From a Low and Quiet Sea
Penguin Books | July 17, 2018
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From a Low and Quiet Sea, Donal Ryan’s fourth novel, is intricately designed to tell the interlocking stories of three men: Farouk, a medical doctor and refugee from Syria; Lampy, a twenty-something nursing home bus driver from Ireland; and John, an older Irish man who’s lived a life he now regrets. The whole novel clocks in at just under two hundred pages, and for most writers, telling the story of multiple characters in such a small space would be a challenge. But this book contains worlds. Each of the men star in what are, essentially, fifty-page short stories. And while each one of these stories feels complete, the fact that they are gathered together, bumping up against one another, means that the reader is always searching for those connections, the echoes and strands that insist the stories be told as one.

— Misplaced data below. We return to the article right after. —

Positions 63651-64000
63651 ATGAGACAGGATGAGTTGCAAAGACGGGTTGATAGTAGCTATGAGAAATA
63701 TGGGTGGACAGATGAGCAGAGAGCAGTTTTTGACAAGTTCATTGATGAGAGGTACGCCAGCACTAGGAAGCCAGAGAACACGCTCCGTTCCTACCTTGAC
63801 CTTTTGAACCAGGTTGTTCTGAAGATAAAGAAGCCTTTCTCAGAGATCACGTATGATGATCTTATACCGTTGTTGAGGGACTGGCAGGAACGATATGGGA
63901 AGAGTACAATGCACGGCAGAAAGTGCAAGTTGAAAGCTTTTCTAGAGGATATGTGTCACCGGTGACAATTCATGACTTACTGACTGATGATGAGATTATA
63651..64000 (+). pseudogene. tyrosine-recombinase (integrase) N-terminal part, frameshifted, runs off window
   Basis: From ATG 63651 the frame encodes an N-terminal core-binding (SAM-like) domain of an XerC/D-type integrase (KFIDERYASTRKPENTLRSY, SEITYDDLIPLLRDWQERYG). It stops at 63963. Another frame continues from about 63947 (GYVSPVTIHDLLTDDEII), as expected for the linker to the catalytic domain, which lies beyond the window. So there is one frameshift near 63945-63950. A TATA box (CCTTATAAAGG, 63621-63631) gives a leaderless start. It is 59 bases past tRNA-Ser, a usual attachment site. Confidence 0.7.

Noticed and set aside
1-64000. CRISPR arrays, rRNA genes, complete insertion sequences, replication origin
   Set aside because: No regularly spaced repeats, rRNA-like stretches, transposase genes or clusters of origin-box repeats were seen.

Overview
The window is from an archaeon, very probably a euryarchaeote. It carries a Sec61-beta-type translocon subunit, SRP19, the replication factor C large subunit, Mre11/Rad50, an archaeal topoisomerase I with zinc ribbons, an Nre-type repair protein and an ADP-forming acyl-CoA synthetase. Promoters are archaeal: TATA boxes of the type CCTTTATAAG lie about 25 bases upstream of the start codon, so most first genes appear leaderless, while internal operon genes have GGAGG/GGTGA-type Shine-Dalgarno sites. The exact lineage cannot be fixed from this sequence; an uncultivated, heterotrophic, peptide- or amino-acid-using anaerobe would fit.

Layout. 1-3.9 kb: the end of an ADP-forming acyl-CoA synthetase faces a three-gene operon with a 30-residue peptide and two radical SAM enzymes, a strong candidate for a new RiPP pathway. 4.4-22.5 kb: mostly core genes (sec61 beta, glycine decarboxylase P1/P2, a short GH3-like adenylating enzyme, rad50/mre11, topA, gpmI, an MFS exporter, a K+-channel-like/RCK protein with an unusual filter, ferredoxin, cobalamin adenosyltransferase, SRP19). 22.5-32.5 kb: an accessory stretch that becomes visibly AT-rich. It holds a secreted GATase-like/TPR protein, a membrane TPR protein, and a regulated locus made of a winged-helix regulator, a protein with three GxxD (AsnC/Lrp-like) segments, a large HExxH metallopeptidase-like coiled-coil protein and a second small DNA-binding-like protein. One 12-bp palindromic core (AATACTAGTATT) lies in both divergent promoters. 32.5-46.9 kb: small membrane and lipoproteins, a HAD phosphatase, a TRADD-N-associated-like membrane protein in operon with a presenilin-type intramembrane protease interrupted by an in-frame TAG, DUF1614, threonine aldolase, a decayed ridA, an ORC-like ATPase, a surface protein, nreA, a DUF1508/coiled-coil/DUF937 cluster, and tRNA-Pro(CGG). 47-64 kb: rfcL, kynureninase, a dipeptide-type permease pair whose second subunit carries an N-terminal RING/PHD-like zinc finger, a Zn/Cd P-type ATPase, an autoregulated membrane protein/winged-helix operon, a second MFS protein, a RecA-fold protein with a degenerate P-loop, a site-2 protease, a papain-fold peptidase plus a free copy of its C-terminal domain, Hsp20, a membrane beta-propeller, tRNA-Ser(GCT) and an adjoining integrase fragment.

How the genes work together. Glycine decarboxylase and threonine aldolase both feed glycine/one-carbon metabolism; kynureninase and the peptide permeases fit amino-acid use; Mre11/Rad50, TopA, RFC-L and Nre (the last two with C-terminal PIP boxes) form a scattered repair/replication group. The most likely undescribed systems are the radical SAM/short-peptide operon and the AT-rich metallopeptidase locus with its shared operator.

Within each of the larger sections, short chapters move each story along at a fast pace. The short chapters and page count, combined with the interlocking stories, insist that the novel be read quickly. For some, that could interfere with truly appreciating this book because the desire to understand the narrative and how it all fits together may mean that the novel is read more for plot than for the beauty of its words and ideas. And that would be a shame, because the language and the underlying meaning here are the novel’s great strengths.
The language changes from section to section, from narrator to narrator, as it reflects each of the three men and, at the end, other narrators who appear. But it is all gorgeous prose, sentences that go on in an often Joycean fashion, association upon association, providing deep insight into each character. Farouk’s section comes first, and he begins by directly addressing his daughter as he says goodnight to her at bedtime, the night before Farouk, his wife, and his daughter are to flee Syria. Ryan sets up conflicts that will be echoed throughout the book in the first two pages: between man and nature, between child and adult, between man and man. We have such a strong sense of Farouk as the narration allows us deep into his interiority, letting us see his character through the way he views the world: